A continuous successful captive propagation of this species sometimes seems difficult. It is not uncommon that the tadpoles will not thrive optimally. The development takes longer, the young frogs are really small, there can be seen deformations or the tadpoles die prematurely, if there are any fertile eggs deposits at all. This seems to have to do with the dry rest experienced by the animals naturally. The dry period is the time, especially for females, to rest and build up reserves. In the terrarium these dry rest often remains out or is very short because conditions are kept the same all year round. So if you want this species and the breeding to be a long-term success than the rest is very important. Place the males separate during this dry period. 

© 2015 - 2020 Het Terrarium | sitemap | rss | ecommerce software - powered by MyOnlineStore
This website uses cookies. More information Accept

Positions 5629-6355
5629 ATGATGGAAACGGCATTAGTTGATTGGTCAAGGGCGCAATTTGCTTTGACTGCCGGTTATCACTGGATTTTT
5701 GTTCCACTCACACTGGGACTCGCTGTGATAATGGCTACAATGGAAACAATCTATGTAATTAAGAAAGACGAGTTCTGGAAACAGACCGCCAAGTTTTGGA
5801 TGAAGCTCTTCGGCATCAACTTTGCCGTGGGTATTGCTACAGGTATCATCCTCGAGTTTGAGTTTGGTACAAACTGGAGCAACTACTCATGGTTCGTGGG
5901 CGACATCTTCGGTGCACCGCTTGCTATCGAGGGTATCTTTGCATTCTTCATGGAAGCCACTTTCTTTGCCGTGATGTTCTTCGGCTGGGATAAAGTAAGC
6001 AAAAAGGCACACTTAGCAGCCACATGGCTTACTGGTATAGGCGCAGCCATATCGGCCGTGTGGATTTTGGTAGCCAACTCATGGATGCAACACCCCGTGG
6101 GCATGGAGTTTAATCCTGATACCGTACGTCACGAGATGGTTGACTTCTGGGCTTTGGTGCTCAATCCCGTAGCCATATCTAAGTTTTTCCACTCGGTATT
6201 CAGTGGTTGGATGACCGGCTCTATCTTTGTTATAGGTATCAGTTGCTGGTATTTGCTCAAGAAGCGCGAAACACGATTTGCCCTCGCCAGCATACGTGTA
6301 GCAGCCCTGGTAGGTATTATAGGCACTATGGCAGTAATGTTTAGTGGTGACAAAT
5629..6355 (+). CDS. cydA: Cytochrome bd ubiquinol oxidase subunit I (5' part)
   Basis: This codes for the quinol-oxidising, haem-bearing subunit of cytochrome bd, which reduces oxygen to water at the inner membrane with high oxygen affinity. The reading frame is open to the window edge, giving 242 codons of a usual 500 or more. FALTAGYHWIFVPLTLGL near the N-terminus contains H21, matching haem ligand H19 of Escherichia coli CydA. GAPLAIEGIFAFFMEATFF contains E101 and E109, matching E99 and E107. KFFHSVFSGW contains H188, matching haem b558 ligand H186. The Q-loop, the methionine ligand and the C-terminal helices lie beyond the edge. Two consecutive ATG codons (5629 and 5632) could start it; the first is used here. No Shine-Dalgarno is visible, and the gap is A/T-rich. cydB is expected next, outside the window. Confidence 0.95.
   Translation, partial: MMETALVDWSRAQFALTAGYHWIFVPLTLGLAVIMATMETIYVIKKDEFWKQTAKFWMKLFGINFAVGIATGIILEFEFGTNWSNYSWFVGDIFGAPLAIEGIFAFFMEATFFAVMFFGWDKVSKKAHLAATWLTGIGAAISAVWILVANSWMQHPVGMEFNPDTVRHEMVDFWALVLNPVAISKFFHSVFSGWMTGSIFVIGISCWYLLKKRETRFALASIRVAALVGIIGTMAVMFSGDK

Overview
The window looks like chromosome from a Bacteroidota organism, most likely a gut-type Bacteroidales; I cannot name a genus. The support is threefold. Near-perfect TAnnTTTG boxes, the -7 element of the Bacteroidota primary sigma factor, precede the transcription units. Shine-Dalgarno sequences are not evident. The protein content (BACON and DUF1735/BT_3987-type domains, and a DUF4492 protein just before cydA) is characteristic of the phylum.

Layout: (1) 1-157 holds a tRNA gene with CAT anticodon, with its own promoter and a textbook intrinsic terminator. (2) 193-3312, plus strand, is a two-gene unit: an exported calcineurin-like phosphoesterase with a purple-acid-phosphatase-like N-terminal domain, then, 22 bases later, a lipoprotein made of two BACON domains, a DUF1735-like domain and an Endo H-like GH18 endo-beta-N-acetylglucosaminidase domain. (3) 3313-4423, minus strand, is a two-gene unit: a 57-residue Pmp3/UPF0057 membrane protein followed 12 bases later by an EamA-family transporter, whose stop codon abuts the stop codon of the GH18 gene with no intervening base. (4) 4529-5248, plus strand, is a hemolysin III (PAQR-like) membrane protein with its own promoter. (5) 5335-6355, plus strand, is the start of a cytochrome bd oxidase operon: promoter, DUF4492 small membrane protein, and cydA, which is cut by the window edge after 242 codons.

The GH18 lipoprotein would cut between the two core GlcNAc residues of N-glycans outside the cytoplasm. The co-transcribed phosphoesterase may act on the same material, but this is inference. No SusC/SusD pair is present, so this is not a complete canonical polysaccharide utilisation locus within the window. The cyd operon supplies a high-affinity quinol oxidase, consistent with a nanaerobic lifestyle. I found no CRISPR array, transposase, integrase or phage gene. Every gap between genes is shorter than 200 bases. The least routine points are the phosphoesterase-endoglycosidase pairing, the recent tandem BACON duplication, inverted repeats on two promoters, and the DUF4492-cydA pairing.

What is a cookie ? A cookie is a small text file that is sent to your computer. When you visit a website Both this website and other parties may place cookies . What are cookies used for? This website uses cookies to improve . Ease of use and performance of the website Using cookies , we make sure to include that you do not always receive the same information when you visit our site or enter . Cookies make surfing the site so much more pleasant . There are different types of cookies . This website uses persistent cookies and session cookies. Permanent cookies : Allows the website can be set to your preferences. For example, to your consent to allow cookies to remember. As a result, you do not have to repeat so you save time and easily navigate through the online store . Your preferences Persistent cookies can be removed via the settings of your browser . Session cookies : Using a session cookie , we can see which parts of the website you have viewed this visit . We can therefore adapt to the surfing behavior of our visitors as possible. Webshop These cookies are automatically deleted when you close your browser . With the specific purpose of this Web site places cookies ? This web site places cookies for the following reasons : Shopping Cart ( functional cookie) : Remember what products are in your shopping cart. Without this cookie , you can order any products or in your shopping basket . Cookie selection ( functional cookie) : Remember that you have given to the placing of cookies our permission . Google Analytics ( tracking cookie ) : Measure how you use the website and how you found us and reports in attempt to gain insight here . Google AdWords ( tracking cookie ) : we measure how you use the website and how you found us. We use this knowledge to improve . Our AdWords campaigns Facebook ( Social Media cookie) : This cookie is possible to 'like' our Facebook page . This button works through code from Facebook itself originates . Twitter ( Social Media cookie) : This cookie is possible to follow our Twitter page . This button works through code that originates from Twitter itself . AddThis ( Social Media cookie) : This cookie is it possible to share via Facebook , Twitter , Hyves and various other social media websites our content . Affiliate marketing (marketing cookies) : We use these cookies to reward them for their contribution to the sales partner sites (affiliates , such Daisycon , TradeTracker and Cleafs ) . Review sites (marketing Cookies ): We like to be judged by customers . We use a review site such as The Feedback Company. These places cookies for proper operation . How can I manage or delete cookies ? Generally, cookies can be managed , edited and deleted by your browser . More information on and off , and cookies can be found in the instructions and / or using the help function of your browser .